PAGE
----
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By Marshall Connolly, Catholic Online (NEWS CONSORTIUM)

12/2/2013 (1 year ago)

Catholic Online (www.catholic.org)

Next year promises to be good for skywatchers.

On Thanksgiving morning, I joined tens of thousands of others on a live Google+ Hangout to watch Comet ISON zip past the Sun. After waiting fifteen months, the final, most dangerous part of the journey had arrived. Then, in the space of minutes-disaster. Yet, there is good news.

An epic meteor shower in 2014 could console those of us mourning the loss of Comet ISON.

An epic meteor shower in 2014 could console those of us mourning the loss of Comet ISON.

Highlights

By Marshall Connolly, Catholic Online (NEWS CONSORTIUM)

Catholic Online (www.catholic.org)

12/2/2013 (1 year ago)

Published in Technology

Keywords: Comet ISON, cry, shower, meteor, rocket, moon, 2014


LOS ANGELES, CA (Catholic Online) - Comet ISON defied all predictions. When discovered beyond the orbit of Jupiter, it was suggested that it could become the comet of the century, outshining the full moon in broad daylight.

Then, the comet brightened more slowly than predicted. Enthusiasm tempered, but remained high. We learned the comet was of an exceptionally rare variety and that it glowed green rather than white. Weeks before perihelion, it brightened dramatically, almost to naked-eye visibility. Then it dimmed a bit. Then it flared up to naked-eye levels, but approached the sun in the morning sky, making it harder to see.

Finally, just 12 hours before perihelion, ISON flared dramatically. What we know now is that final brightening was the beginning of the end for ISON.

I heard the news live from Philip Plait, also known as the "Bad Astronomer" on Slate.com.  Plait shared the latest processed image from the SOHO satellite, a device in space, pointed at the Sun. Instead of a bright dot followed by a diffuse tail, as a comet should appear, we saw a broad, bright streak, without a head.

The death of Comet ISON captured in this time-lapse image taken by the SOHO satellite.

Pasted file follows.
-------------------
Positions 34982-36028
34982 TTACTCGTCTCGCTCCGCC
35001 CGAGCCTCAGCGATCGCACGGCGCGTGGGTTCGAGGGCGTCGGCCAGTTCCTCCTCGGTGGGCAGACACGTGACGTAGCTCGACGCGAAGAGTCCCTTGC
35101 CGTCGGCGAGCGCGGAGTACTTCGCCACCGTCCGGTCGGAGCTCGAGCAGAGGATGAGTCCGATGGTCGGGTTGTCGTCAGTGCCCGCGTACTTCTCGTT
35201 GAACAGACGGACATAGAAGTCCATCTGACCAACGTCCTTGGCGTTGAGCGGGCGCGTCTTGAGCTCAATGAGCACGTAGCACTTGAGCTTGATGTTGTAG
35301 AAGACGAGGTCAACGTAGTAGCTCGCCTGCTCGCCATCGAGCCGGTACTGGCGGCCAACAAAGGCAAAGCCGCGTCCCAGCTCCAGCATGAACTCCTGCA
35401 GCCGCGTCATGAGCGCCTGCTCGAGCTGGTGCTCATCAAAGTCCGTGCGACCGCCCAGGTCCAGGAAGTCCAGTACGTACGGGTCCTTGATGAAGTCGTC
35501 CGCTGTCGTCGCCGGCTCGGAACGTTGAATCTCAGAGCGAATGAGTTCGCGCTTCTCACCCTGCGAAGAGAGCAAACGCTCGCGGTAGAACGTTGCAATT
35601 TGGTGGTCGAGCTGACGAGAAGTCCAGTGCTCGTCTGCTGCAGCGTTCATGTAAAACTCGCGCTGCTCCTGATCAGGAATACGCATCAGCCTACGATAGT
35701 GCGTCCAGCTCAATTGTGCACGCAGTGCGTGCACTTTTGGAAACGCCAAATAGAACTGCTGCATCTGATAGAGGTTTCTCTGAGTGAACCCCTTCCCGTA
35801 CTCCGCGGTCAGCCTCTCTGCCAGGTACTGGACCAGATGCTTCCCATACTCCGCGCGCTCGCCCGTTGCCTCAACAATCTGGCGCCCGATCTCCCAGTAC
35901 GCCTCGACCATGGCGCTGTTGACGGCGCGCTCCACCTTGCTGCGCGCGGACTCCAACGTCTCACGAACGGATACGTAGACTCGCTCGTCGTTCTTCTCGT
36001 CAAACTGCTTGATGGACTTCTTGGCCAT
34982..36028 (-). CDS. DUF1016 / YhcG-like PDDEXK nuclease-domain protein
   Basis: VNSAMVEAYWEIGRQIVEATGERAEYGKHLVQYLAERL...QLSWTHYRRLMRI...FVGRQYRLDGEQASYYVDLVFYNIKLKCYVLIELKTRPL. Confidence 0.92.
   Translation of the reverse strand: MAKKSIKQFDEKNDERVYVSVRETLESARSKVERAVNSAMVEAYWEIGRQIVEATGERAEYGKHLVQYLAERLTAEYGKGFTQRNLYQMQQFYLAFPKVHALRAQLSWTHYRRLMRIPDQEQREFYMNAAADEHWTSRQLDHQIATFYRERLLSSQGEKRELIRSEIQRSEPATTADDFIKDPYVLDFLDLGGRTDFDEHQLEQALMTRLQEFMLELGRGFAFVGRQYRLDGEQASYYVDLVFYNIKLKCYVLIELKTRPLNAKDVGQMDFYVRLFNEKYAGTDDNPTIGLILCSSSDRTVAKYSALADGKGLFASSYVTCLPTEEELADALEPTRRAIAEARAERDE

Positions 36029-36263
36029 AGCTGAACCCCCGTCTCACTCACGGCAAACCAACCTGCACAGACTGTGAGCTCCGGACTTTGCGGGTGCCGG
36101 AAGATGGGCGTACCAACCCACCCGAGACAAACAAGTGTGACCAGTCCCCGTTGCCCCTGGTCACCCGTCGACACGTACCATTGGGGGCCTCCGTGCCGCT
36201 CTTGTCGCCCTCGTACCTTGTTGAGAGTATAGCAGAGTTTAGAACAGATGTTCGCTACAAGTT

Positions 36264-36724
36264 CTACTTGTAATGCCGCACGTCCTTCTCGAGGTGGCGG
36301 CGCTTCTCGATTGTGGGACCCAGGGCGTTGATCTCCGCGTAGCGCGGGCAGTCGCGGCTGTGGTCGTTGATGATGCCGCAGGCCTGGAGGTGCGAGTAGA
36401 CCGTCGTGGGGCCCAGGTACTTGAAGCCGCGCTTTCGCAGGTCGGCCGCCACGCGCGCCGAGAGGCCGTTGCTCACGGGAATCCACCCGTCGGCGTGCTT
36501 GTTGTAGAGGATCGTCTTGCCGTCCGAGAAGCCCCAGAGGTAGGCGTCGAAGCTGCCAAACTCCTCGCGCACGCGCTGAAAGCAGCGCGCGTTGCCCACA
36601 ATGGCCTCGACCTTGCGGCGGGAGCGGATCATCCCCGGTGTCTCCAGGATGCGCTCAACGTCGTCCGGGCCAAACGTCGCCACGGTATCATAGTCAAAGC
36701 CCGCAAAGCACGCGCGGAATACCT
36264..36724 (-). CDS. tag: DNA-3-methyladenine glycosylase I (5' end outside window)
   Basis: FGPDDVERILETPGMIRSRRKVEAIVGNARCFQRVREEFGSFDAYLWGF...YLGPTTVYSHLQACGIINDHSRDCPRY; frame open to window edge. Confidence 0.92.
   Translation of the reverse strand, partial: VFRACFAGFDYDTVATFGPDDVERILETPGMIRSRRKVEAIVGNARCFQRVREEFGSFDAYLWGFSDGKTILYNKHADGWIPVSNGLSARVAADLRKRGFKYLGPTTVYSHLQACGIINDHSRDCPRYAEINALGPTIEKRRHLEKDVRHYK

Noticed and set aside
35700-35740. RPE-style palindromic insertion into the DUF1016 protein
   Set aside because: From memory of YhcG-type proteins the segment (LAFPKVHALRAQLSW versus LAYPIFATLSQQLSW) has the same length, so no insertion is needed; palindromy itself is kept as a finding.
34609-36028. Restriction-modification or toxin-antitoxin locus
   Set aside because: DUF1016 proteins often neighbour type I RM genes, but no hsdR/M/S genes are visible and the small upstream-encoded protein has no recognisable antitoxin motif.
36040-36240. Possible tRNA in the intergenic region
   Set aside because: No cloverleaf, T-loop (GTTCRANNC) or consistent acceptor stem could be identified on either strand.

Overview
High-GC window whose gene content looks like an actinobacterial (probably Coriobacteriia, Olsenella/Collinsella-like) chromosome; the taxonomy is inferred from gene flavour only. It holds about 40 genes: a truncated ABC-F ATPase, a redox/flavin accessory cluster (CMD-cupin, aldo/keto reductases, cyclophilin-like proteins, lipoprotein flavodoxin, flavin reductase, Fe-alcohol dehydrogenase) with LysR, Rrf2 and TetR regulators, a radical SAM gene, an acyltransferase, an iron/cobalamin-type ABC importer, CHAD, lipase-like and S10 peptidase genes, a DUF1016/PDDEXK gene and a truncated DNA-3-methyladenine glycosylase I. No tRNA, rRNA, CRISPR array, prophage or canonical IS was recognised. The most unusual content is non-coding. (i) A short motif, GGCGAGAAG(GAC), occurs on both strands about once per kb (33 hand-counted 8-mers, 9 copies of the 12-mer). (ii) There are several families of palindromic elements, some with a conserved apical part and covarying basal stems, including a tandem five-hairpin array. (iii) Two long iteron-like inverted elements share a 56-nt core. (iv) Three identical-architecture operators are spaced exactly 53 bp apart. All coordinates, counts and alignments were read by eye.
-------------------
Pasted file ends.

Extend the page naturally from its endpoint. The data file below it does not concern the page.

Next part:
The death of Comet ISON captured in this time-lapse image taken by the SOHO satellite.


In the minutes that followed the professional consensus came in. Like Icarus, Comet ISON had flown too close to the Sun and broke up. Public disappointment was deep. Instead of a Christmas skyshow, we would be treated now to nothing.

Although later in the day a fragment of the comet was spotted, that too quickly faded, a final remnant of the comet turned to dust by the heat and tidal power of the Sun. Today, comet ISON is simply no more, its ashes scattered to the solar wind.

For astronomers, the breakup was actually a bonus. By studying the light reflected from the particles of dust, blown out from the inside of the busted nucleus, they can gather important data about what the comet was made of, which helps them learn about how our Solar System may have formed.

Yet, the rest of us, ready with merely our eyes or a pair of binoculars, were heartily disappointed. For myself, it felt like the unexpected, last-minute cancellation of a long-anticipated pleasure trip.

In my despair, I began searching for other sky-events worth anticipating. Off the top of my head, I was only aware of disappointment. Even the peak of the current solar cycle, which should have created geomagnetic storms and displays of the northern lights at lower latitudes, at least once, has proven disappointing. What's next?

There's a few things worth paying attention to in the year to come. Notably, the arrival of an enigmatic meteor shower that could have the capability of outperforming anything many people have seen in living memory.

On May 24, 2014, Earth will pass through a very dense stream of dust in space. As comets orbit the Sun, they leave behind trails of dust that continue orbiting in their trail, much like a virtual river of dust in space. When Earth passes through these trails, we get meteor showers. These showers can be predicted in advance and often happen year-after-year.

Next year, we will encounter an entirely new, and fresh trail in space. Particles shed by Comet 209P/LINEAR could create a "meteor storm" particularly for people in North America, who are best situated to view the shower.

Astronomers, if their predictions are accurate, think the meteor shower could create a storm with as many as 100-1,000 meteors per hour. Typically, most meteor showers are merely a few dozen or more per hour in intensity.

This prediction is being made by several astronomers in different countries, working independently of one another.

Another event will be much more mundane, from an Earthly perspective, but it too should make headlines. In September 2014, the Orion space capsule will be launched on its maiden test flight. The capsule will be unmanned but will represent the first test of a craft capable of returning astronauts to the Moon. Over the coming years further test flights are scheduled and the next moon landing could happen in the early 2020s.

The Space Launch System rocket will carry the Orion capsule into space for the first time in 2014. L

The Space Launch System rocket will carry the Orion capsule into space for the first time in 2014. Later, the system will fly humans back to the moon.


The September launch will be a major news event and will be televised.

The loss of Comet ISON gives astronomers plenty to study. For the rest of us looking forward to amazing sights in the nighttime sky, there will be at least one or more extraordinary events in 2014.

So don't cry for Comet ISON.

A birth foretold: click here to learn more!

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